For Whom the Bell Tolls

My father introduced me to the brilliance of Ernest Hemmingway 20 years ago. Before one of our visits to my ancestral home in Ikole-Ekiti, he went against his trend of buying me African literature by buying me Hemmingway’s The Old Man and The Sea. This book, for which Hemmingway won both the Pulitzer and Nobel prizes, became my companion during this trip to Ikole. My relationship with Hemmingway blossomed when I read A Farewell to Arms, Men Without Women and In Our Time but the connection with Hemmingway was incomplete. I had not read what I consider the greatest book ever written by an American, or anyone for that matter.

For Whom The Bell Tolls is one of the most profound books I have ever read. The novel is told through the mind of Robert Jordan, a character inspired by Hemingway’s experiences in the Spanish Civil War. Robert Jordan is an American who travels to Spain to oppose the fascist forces of General Franco. Death is a primary theme of the novel. Almost all of the main characters in the book contemplate their own deaths. A related theme is the camaraderie in the face of death, and the surrendering of one’s self for the common cause and the good of the people. Robert Jordan and others are ready to do “as all good men should” – make the ultimate sacrifice.

When I closed the final page of this novel, I could not help but remember those who visited this earthly realm, made it theirs and departed before we had the opportunity to thank them. So this post is really a thank you note to those who are not here to read this but remain in my heart forever.

It is for Segun Afilaka – A dedicated Liverpool fan who will never walk alone, a wonderful friend who remained in touch even when distance made it difficult, who I will always remember for the time we shared especially in 2000, when with many others we held hands and supported the Super Eagles tirelessly at the National Stadium during the Africa Cup of Nations.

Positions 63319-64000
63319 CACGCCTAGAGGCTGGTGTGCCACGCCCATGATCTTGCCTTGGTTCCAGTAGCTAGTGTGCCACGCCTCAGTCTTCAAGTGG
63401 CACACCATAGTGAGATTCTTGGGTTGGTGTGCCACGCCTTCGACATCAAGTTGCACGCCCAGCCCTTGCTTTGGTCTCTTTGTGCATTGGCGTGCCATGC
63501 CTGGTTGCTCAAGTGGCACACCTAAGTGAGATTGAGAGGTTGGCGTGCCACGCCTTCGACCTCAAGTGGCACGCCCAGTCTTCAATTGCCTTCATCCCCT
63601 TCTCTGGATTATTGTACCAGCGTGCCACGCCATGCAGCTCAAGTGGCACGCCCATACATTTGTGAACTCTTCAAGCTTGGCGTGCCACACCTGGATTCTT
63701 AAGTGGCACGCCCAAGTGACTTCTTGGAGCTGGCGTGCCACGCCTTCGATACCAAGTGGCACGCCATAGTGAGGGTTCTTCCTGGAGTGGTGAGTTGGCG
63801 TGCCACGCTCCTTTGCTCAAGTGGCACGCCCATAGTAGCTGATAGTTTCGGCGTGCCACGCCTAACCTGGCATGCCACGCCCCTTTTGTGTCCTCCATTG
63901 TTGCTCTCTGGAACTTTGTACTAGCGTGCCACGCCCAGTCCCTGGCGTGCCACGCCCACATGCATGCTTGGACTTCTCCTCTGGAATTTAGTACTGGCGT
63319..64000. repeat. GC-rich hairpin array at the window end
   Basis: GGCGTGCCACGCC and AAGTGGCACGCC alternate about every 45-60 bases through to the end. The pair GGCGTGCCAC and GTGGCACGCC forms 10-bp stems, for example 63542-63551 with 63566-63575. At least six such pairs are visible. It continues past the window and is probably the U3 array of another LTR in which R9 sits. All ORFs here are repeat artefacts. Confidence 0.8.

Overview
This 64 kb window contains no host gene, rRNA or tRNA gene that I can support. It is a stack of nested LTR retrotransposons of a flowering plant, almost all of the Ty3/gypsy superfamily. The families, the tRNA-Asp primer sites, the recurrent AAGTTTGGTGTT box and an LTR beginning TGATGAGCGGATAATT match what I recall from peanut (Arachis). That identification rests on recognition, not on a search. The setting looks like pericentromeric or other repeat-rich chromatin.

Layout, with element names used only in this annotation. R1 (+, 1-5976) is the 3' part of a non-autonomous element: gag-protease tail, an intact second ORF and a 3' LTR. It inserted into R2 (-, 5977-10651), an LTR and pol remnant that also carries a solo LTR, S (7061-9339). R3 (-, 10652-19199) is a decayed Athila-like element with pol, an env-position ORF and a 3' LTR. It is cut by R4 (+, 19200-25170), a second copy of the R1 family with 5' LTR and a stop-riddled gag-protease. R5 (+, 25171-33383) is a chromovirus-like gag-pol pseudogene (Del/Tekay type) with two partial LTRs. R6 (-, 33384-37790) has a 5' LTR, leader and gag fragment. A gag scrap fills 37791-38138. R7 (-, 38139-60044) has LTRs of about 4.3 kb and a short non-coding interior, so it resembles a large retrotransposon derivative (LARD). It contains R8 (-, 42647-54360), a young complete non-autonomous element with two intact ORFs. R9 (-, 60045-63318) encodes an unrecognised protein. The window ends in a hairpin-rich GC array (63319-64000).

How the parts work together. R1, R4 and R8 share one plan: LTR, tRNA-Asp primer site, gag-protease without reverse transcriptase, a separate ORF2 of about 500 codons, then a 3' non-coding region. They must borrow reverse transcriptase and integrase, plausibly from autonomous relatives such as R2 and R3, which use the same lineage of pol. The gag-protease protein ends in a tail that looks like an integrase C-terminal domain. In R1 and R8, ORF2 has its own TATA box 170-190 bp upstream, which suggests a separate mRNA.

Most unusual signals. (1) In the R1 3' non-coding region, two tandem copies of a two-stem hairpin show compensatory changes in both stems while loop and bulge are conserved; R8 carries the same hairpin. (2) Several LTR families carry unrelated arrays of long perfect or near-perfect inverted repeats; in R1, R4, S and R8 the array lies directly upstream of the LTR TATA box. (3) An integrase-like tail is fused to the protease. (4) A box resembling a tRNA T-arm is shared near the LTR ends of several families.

For Okey Mmaiye – A great guy, whose support during the Pub Culture days will never be forgotten, who lit up those Jaja Hall and BQ days, whose journey sadly ended one lonely night on his way home.

For Lanre Balogun – An older brother, whose generousity will always be remembered, whose devotion to his brother remains an example to me of how to treat and protect mine.

For Bolaji Durosinmi-Etti – A classmate in high school who had no airs about him, whose impeccable dress sense stands out till this day, who while on his last visit to Nigeria took out the time to seek his old mates to relive those high school years a few months before he departed this earthly realm.

For Boye Ayodele-Oyefin – My favourite cousin, who taught me how to remain happy and courageous in adversity, whose maturity was way beyond his years, who put a smile on my face till the Lord called him to rest.

For Tunde Lawal, whose ebullient spirit could never be caged, whose PLAY parties became the benchmark of entertainment in University, who appeared at that party to say goodbye to many of us that fateful night.

For Yomi Doherty – My egbon, who introduced me to the wonderful world of Donkey Kong, whose quiet demeanour and gentle smile seemed out of place in this chaotic world, he left us the wonderful gift of Leah, his beautiful daughter.

All these men lived life to the fullest, they touched my life in so many positive ways and most importantly they were all good men. While they are not here to read this, it is my prayer that one day they will all know what they meant to me. Though our ranks our depleted, our memories are enriched with the good deeds of these men and many others who are now on the other side.

I’ll close this post with the words of John Donne who said “any man’s death diminishes me, because I am involved in mankind, and therefore never send to know for whom the bells tolls; it tolls for thee.”

This quote reminds us of our mortality. For when a funeral bell is heard it is a reminder that we are nearer death each day, it is also saying we are all one and that, when one dies, we all die a little.

On the 13th of October, it will five years my friend and brother Morakinyo Akinkoye joined the saints.

This is especially for him.

Morakinyo Akinkoye Feb 25 1979 – Oct 13 2006